Potentially threatening solar activity will peak late this year or early next year, according to NASA, as seen in the last "ejection" two weeks ago that spit out solar particles at twice the common speed of other recent events.
According to space experts at NASA's Goddard Flight Center just outside Washington in Greenbelt, Md., the 11-year cycle of the sun will hit "solar maximum" by early 2014 and the number of so-called "coronal mass ejections," or CMEs, that can threaten technology, especially electrical grids, is likely to increase.
Alex Young, a heliophysicist at NASA Goddard, said the space agency is keeping a watchful eye on the sun's increased activity, but downplayed the chances of a catastrophic hit on Earth.
Young compared the solar maximum activity to the peak of hurricane season when storms seem to line up, though most are typically weak. The analogy, he said, "is like during hurricane season, if someone were to say there's a better potential for a [category] five than a one," he said. A category five is the worst.
Young said that the event two weeks ago on July 22 event did not reach the potentially damaging level that officials with the newly formed EMP Coalition warned about this week. Members of that commission, headed by former House Speaker Newt Gingrich and former CIA Director James Woolsey, told Secrets that there was the potential for mass electric outages across the country had Earth been in the way of that CME.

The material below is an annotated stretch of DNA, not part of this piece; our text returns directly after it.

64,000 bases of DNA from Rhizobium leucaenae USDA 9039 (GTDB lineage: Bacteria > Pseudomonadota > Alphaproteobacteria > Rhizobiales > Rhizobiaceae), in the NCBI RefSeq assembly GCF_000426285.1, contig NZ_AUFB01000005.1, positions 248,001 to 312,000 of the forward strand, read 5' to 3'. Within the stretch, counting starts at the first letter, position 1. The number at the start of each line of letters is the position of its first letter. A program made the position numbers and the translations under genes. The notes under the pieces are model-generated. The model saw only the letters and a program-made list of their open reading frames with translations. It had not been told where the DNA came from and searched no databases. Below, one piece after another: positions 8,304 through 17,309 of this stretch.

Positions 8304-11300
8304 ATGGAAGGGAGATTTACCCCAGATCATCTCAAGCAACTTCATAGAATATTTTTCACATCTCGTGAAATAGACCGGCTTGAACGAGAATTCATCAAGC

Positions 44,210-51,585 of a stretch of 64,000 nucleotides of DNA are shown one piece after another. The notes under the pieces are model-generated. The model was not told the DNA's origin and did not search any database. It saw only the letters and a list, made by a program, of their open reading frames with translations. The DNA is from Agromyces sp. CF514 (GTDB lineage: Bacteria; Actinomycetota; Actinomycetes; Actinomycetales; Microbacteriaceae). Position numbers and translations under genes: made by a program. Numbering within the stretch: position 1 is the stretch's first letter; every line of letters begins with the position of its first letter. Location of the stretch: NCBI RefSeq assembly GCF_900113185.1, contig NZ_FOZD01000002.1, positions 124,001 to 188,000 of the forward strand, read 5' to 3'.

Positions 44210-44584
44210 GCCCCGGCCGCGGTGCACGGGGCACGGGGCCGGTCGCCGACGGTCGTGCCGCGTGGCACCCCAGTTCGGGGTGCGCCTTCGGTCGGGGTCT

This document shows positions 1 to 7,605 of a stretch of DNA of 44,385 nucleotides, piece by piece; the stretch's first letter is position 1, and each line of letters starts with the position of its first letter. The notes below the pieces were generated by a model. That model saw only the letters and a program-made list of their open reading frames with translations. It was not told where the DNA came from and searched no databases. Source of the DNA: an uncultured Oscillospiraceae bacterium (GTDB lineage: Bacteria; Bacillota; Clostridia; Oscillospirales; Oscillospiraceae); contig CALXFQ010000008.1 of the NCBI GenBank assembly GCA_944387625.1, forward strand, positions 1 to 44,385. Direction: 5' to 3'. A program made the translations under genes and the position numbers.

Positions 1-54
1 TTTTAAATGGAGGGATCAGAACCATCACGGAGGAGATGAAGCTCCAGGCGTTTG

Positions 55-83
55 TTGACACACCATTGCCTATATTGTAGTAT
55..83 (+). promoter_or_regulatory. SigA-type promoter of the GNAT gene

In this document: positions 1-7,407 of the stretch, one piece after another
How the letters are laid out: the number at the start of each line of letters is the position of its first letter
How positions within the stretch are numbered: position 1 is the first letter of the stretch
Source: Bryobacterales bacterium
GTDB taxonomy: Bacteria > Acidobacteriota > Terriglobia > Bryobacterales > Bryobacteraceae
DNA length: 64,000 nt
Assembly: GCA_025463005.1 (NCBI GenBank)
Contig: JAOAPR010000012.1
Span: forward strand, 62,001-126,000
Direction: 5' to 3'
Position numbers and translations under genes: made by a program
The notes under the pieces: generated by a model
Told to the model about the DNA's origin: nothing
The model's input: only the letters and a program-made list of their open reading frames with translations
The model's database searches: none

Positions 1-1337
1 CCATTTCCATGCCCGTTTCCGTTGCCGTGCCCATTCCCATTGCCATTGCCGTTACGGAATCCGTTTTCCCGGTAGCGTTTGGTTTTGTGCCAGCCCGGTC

Young said in an interview that the CME would not have knocked the electric grid out had it hit Earth directly. "It probably would have caused moderate to minor geomagnetic storm, so we would have seen some extend aurora in the northern U.S., probably power grids would have experienced fluctuations, but nothing that they couldn't handle," he explained.
However, NASA officials did report that there was a "blockbuster" event in July 2012 that could have inflicted some damage had it been directed at Earth, though not a total meltdown. NASA said the CME from July 22 had a speed of about 1,200 kilometers per second and is classified as "occasional." The CME from July 2012 had was going about 3,500 kilometers per second and was classified as "extremely rare."
NASA studies all aspects of solar activity and it's effects on the Earth and technology. But NASA primary operational space weather duty is to monitor the impact of space weather on the large fleet of NASA equipment around the Earth and throughout the solar system. NOAA has a Space Weather Prediction Center (http://swpc.noaa.gov) that handles space weather forecasts, alerts, watches and warnings for Earth directed space weather.
In the video above, Young concludes that while the sun has the potential to deliver a hard punch to Earth, as it did in 1859 when telegraph lines in Europe and North America melted, "this superstorm that is going to wipe out the Earth simply isn't going to happen."
Paul Bedard, The Washington Examiner's "Washington Secrets" columnist, can be contacted at firstname.lastname@example.org.